- Coinbase continues its hiring spree with the poaching of Emilie Choi, an 8-year-veteran at LinkedIn.
- Choi will lead mergers and acquisitions at Coinbase, as the popular cryptocurrency exchange looks to grow.
- Coinbase is on a mission to double its team to around 500 people by the end of the year — which may or may not include hiring a new chief financial offer.
Coinbase has hired its first M&A boss to lead a new push for acquisitions and partnerships that the cryptocurrency exchange hopes will expand its opportunities in the booming market.
Emilie Choi is leaving her long-held executive role at LinkedIn to join Coinbase as vice president of corporate and business development, the company announced Monday.
“Emilie’s deep experience leading world-class corporate development teams will help move Coinbase into new markets and opportunities globally by leveraging acquisitions, strategic investments and partnerships,” Coinbase president and chief operating officer Asiff Hirji wrote in a blog post.
“As part of our vision to create an open financial system, we want to connect with entrepreneurs and teams around the world who are passionate about building innovation in the crypto space. Emilie has an outstanding record of building strong relationships with founders and in creating environments where entrepreneurs can continue to execute on their vision within larger companies,” Hirji said.
Coinbase’s latest $100 million funding round and $1 billion revenue stream gives the company plenty of cash to put toward acquisitions. But the exchange has been fairly light-handed since its founding in 2011.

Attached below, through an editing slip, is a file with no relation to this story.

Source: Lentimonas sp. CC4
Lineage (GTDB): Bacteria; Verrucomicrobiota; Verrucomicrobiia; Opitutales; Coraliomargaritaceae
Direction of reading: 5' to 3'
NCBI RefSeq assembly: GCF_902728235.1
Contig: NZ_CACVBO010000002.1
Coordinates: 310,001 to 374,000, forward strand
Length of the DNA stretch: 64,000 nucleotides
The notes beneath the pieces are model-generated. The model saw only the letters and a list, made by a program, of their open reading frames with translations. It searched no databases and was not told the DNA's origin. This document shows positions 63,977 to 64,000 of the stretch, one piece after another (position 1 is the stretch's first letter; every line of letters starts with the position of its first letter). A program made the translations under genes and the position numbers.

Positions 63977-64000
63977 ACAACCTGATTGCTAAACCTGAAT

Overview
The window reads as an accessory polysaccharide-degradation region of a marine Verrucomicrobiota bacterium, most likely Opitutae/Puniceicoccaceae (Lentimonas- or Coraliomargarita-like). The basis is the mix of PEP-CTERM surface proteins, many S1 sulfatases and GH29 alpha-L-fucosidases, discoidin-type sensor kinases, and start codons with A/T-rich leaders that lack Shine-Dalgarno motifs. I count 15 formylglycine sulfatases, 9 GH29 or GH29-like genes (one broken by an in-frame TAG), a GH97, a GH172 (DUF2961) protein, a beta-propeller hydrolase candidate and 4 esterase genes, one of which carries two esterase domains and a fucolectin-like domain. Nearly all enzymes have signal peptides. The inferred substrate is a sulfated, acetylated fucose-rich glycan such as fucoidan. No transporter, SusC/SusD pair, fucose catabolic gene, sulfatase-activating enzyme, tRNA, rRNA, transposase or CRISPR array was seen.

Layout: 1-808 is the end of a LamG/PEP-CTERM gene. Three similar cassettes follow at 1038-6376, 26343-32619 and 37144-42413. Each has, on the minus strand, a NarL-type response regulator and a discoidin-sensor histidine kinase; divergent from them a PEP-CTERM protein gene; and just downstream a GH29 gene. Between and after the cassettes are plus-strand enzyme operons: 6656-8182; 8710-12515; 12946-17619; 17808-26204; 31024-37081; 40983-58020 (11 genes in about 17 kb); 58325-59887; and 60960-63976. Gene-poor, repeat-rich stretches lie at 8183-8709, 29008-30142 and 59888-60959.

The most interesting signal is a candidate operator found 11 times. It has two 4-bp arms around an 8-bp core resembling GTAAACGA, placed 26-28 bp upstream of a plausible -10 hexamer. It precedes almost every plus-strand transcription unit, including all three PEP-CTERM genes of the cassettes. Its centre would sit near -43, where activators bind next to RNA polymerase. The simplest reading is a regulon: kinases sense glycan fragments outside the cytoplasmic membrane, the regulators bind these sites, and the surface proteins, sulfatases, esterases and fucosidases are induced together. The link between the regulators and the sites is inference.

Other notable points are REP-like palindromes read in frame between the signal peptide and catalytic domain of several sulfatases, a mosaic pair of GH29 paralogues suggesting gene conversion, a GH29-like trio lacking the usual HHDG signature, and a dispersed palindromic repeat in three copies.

In January, Coinbase acqui-hired the small engineering team behind Memo.AI, a two-year-old startup that built a Slackbot to help manage technical teams. The Memo.AI product officially shuts down on March 17.
In 2014, Coinbase also made two other acqui-hires: Kippt and Blockr.io.
Coinbase has hired several c-level veteran in its push to scale
Choi is the latest big-name hire at the $1.6 billion cryptocurrency exchange, as it looks to scale to meet user demand and investor interest.
Hirji himself joined in December after time at the venture capitalist firm Andreessen Horowitz, as well as executive roles at Hewlett-Packard and TP Ameritrade.
In January, Coinbase hired former Twitter executive Tina Bhatnagar to grow the company’s customer support team.
In an interview with Business Insider, Coinbase general manager Dan Romero said the company expects to double its team from around 250 employees to 500 in 2018.
Among those hires will be some more c-level executives, who Romero hopes will help transform Coinbase into the Google of cryptocurrencies.
“We are hiring a bunch of different executives at the company. It’s part of the scaling effort. We have a CFO right now. We may or may not be looking for a CFO. But I think the broader story here is that we’re trying to scale the company because we’re looking to build a lasting company in the space,” Romero said.